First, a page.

Klorofyl: The City Issue – A Review
“When one is happy, a city appears joyous; when melancholy, all we see is suffering; when lonely, we see stretches of unoccupied space, or worse, crowds of people to whom we do not belong.”
A boy in a black suit with a jaunty hat, leaning on an adult’s cane, insouciant expression on his face. This is how the City issue of Klorofyl Magazine greets you.
If they hadn’t named the theme of the issue you would be hit by the digital citiscape on coarse tarmac from the first page. The design leaps out at you in clean antiseptic lines.
I’m told by the Captain’s Log that this is the third issue of Klorofyl, but it is my first. I didn’t have enough time to read earlier efforts, but issue three is a thing of beauty. I should point out that I read the whole magazine in a single sitting, which is convenient when writing a review but perhaps not the optimal manner in which it should be enjoyed. I imagine coming to the magazine over several of days, returning to some images, working my way to the end in the lateral undulations of a sidewinder.
It’s interesting to me that the Editor-in-chief speaks of the various opposites and absurdities of cities, echoing the opening lines of ‘A Tale of Two Cities’ which speak of foolishness and wisdom, darkness and light. I don’t think it was intentional. If so, more kudos.
The magazine is chock-full of images of everyday urban Africa that bring recognition to inhabitants, and a pang of nostalgia to those in the Diaspora. There is nothing that I did not find intriguing but there are stand-out pieces:
Schoolgirls walking past a street market (with what looks like a downed telephone pole nearby) set the scene for ‘The Bariga Philharmonic’ which is classic slice-of-life fiction with lines like ‘a man and his wife on a bed built for one’, and this is no romantic Bob Marley notion of sharing a room on his single bed. ‘Jibola Lawal captures this urban moment with virtuoso skill. The punctuation lets the narrative down, and I am not sure if that is because of the formatting, because full stops sometimes resemble commas.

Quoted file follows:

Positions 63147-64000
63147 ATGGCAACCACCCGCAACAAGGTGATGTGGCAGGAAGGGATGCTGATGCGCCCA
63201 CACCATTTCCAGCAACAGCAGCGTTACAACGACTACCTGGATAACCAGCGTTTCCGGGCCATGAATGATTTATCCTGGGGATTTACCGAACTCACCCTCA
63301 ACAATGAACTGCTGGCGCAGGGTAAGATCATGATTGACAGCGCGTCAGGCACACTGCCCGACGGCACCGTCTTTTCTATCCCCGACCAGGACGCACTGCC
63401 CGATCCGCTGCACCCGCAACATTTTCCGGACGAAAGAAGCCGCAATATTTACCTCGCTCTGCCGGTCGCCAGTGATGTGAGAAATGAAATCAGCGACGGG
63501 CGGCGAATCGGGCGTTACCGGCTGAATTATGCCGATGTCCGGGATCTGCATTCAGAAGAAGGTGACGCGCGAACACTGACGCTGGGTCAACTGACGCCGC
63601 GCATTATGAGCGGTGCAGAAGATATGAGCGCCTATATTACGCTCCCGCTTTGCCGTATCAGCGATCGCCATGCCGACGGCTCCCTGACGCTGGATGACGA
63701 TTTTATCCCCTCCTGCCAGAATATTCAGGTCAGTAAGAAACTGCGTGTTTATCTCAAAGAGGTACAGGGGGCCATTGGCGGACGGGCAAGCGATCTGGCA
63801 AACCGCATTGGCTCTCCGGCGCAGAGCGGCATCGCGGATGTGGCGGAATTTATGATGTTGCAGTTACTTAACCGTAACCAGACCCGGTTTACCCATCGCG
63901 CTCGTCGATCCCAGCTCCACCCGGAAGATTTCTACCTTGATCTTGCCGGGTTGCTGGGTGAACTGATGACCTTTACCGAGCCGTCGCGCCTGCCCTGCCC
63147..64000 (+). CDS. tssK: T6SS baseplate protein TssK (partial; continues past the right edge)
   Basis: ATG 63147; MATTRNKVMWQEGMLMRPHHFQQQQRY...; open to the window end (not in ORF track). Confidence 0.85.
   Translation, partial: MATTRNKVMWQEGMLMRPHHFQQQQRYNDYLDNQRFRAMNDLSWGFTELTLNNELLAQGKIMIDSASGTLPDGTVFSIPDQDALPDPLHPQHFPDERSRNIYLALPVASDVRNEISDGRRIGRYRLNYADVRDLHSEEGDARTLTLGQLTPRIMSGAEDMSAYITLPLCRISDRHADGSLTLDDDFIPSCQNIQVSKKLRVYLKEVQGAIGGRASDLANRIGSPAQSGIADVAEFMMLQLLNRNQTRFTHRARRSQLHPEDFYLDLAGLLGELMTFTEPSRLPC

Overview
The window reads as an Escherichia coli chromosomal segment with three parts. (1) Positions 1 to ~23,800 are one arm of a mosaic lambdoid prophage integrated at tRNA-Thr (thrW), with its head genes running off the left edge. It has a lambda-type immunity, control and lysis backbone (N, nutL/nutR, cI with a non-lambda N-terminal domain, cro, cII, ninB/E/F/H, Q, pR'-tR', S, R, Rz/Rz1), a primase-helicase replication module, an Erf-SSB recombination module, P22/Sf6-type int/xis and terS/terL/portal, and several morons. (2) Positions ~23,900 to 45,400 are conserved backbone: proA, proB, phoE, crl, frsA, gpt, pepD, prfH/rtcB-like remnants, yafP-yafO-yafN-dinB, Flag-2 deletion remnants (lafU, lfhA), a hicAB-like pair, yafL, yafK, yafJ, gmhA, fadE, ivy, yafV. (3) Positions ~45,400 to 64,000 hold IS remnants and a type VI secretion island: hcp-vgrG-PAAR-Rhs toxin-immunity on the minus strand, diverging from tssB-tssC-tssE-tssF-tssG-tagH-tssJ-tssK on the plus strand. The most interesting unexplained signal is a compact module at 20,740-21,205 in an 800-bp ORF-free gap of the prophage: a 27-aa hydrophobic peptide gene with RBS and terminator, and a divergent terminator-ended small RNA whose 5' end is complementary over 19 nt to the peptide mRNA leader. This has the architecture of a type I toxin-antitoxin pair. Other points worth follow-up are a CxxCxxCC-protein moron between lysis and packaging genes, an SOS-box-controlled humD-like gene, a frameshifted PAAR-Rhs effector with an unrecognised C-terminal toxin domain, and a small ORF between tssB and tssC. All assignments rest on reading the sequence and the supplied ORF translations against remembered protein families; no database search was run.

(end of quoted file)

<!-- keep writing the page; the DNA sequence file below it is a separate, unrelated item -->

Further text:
Bola Famuyiwa’s ‘Let’s Fly’captures the intensity and joy on the faces of children who are unaware of the existence into which they have been born. ‘I’m not that old’, a poem by Tosin Otitoju could be about a city or a lover.
Anifalaje’s rumination on pedestrian crossing lights as a reflection on choice in life reads like compressed philosophical rhetoric, an elegant expression of ideas. Alabi-Isama’s Makoko series is touching, a slum-on-water, the evil-twin of Venice.
I loved ‘I hear she is beautiful’ by Abayomi Ogunwale. Epistolary, but moving at a sharp clip, it persists in the mind long after reading. Mawoni’s ‘Burning Money’ exposed my ignorance of the severity of economic hardship in Zimbabwe. Whoever heard of a trillion-dollar note?
With much respect to the other photographers, Jide Odukoya is the star of this ‘zine, but perhaps I am biased because I recognise a lot of the scenes. Jide shows considerable width and breadth in his documentation of city life.
Quick mentions: Read Oyeyemi’s ‘Gene of Greatness’ and Ifedigbo’s ‘Rains in the City’. See ‘Electric Pole’, by Bola Famuyiwa, ‘Road less travelled’ by Jibola Lawal, ‘Lion’s Tears’ by Tosin Otitoju, Eleanor Bennet’s ‘Balance Carefully’ and the ‘City Life’ series by Alawode.
I would say that the narratives could do with more rigorous editing. Clichés, dangling participles and lazy adverbs run wild, leading me to the idea that the magazine is more concerned with the visual than the literary. There are so many medical doctors in the collection that one wonders if the editor stood outside the gates of Medilag with a semipermeable net designed to catch literary types.
Reading the magazine was an enriching experience and I would recommend it.
[Klorofyl is a free download]
© 2012 by Tade Thompson